Date of Award
Doctor of Philosophy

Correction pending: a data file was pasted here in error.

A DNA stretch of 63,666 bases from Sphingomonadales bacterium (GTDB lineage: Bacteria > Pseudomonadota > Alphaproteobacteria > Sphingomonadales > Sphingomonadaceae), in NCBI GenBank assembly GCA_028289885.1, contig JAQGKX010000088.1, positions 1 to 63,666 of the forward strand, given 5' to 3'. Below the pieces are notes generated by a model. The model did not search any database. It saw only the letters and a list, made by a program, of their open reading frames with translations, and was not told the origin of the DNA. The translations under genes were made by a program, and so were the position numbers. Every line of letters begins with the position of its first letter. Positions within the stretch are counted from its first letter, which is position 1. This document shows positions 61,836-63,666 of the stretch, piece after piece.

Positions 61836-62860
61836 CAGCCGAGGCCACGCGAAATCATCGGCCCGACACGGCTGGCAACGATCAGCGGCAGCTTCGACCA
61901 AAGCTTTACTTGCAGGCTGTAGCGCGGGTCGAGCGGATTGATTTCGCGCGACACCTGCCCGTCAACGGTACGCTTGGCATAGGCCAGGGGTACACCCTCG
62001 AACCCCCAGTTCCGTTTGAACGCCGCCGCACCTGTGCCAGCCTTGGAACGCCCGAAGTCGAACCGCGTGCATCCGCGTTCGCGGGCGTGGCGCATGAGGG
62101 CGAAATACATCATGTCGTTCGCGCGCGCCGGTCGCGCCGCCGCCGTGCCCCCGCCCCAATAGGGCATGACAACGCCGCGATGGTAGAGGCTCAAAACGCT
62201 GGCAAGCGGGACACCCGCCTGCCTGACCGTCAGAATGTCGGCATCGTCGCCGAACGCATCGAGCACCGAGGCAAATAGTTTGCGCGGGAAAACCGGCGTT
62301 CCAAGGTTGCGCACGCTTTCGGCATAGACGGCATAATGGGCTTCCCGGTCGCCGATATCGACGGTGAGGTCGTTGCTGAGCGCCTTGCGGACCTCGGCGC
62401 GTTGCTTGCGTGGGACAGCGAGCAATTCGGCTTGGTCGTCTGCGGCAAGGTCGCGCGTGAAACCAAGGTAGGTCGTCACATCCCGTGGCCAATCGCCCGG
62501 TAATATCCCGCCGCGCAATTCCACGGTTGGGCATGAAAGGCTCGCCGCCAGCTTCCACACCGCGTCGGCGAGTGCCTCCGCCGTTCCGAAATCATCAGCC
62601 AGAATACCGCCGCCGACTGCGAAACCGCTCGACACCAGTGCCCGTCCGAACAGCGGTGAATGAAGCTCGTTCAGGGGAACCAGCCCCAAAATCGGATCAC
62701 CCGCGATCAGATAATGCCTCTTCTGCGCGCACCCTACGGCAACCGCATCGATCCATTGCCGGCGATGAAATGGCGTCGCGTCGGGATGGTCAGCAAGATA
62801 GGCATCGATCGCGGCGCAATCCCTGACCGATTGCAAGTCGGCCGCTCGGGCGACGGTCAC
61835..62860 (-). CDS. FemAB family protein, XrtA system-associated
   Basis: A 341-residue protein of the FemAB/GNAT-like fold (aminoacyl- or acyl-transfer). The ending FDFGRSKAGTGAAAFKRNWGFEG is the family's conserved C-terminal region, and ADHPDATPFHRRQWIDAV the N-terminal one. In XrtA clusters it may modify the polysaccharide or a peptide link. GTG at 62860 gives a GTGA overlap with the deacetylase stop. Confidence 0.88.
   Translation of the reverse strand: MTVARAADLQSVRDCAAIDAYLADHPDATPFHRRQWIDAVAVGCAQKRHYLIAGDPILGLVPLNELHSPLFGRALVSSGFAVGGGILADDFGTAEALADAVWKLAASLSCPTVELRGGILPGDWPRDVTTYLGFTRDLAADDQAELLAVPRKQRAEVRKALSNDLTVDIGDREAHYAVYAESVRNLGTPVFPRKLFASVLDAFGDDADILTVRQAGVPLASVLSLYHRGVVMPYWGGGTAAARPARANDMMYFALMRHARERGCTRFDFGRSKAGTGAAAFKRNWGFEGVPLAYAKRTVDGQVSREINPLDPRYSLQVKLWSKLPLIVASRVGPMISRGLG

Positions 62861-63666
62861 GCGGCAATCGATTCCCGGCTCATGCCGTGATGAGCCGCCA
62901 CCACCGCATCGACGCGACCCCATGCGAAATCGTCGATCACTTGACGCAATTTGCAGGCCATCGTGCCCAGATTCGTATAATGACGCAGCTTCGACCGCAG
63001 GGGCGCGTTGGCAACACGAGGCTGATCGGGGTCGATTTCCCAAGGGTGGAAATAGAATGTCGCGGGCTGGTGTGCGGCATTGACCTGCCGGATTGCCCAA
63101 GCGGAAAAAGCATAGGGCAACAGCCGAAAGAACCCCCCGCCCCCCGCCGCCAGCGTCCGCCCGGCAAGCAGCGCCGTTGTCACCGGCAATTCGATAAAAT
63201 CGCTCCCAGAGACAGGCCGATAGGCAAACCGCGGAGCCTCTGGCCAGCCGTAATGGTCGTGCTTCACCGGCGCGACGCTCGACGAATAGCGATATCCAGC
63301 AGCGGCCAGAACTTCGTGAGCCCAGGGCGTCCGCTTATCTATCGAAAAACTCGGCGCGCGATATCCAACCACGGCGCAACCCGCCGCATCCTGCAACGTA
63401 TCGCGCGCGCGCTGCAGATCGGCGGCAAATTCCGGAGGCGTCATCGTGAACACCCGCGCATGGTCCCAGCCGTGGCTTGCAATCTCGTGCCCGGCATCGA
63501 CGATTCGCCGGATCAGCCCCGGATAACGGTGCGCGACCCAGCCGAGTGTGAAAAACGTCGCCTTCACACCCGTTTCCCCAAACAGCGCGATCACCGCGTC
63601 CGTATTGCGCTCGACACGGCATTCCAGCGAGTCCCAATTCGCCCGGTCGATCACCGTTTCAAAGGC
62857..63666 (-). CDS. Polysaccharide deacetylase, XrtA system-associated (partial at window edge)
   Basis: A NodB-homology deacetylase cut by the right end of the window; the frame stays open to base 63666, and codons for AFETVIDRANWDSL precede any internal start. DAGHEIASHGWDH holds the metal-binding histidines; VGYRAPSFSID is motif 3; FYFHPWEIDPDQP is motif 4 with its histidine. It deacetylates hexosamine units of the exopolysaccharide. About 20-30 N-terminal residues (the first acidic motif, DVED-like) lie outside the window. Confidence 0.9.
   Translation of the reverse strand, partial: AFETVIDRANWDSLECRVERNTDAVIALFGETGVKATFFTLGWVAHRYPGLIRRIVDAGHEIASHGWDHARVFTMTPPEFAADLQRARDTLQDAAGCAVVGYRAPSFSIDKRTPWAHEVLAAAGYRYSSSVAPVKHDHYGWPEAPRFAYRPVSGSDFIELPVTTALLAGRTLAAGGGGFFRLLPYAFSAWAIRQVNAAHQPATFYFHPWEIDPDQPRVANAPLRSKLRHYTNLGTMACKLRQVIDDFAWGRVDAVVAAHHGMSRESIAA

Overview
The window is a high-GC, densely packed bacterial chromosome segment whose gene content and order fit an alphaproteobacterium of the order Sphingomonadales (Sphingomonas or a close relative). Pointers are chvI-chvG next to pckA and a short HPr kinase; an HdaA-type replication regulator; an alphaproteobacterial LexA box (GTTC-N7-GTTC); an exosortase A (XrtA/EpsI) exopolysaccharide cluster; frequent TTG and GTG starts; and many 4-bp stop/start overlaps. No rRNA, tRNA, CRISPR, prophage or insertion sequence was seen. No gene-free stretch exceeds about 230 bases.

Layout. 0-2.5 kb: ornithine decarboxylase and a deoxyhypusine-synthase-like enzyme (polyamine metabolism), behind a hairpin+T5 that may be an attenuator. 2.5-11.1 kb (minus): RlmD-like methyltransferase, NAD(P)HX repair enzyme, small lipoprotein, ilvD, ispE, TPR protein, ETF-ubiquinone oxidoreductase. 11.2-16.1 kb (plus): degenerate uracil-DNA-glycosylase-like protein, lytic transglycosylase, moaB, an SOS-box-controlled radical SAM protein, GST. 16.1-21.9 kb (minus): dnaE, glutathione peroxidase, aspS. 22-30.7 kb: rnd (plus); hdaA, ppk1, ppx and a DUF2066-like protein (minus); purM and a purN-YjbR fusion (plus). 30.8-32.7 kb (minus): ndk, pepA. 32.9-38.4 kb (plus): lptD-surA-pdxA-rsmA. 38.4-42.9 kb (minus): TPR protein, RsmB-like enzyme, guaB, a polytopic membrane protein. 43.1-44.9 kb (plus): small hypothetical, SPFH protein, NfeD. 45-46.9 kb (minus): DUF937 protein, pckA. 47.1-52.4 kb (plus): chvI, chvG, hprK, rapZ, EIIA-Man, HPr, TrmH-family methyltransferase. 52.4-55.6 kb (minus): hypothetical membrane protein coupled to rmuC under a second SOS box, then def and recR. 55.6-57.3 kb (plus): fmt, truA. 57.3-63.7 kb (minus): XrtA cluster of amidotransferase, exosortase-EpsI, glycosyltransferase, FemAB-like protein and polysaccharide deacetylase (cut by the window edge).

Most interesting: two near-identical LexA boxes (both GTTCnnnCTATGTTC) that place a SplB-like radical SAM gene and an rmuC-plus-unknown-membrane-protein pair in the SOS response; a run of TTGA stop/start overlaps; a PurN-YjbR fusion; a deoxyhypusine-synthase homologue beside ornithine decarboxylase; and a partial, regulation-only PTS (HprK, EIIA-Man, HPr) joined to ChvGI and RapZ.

While scholars of ruin have long foregrounded the importance of imagination in encountering sites of ruin, they have failed to provide concrete examples of their own imaginative experiences. This dissertation is a collection of aesthetically rendered moments at various sites of ruined landscapes and of the autobiographical (in)sights of loss I have gleaned in their presence. In speaking from a concept I refer to as the autobiographical imaginative--a performative exchange between land and self where life narratives are summoned as a result of land's presence--this project weaves biographical stories of landscapes and others with stories of my own autobiography. As such, the work utilizes multiple interpretive, ethnographic methods and representational strategies, including documentary ethnography, autoethnography, performative writing, and performance auto/ethnography, as a means of illustrating the dialogic, reflexive, evocative, and fluid relationship among researched and researcher, site and self. In doing so, it reveals how land can signify lived experience, extending the traditional geography-centered notion of landscapes toward the creation of memoryscapes, bodyscapes, and mediascapes.
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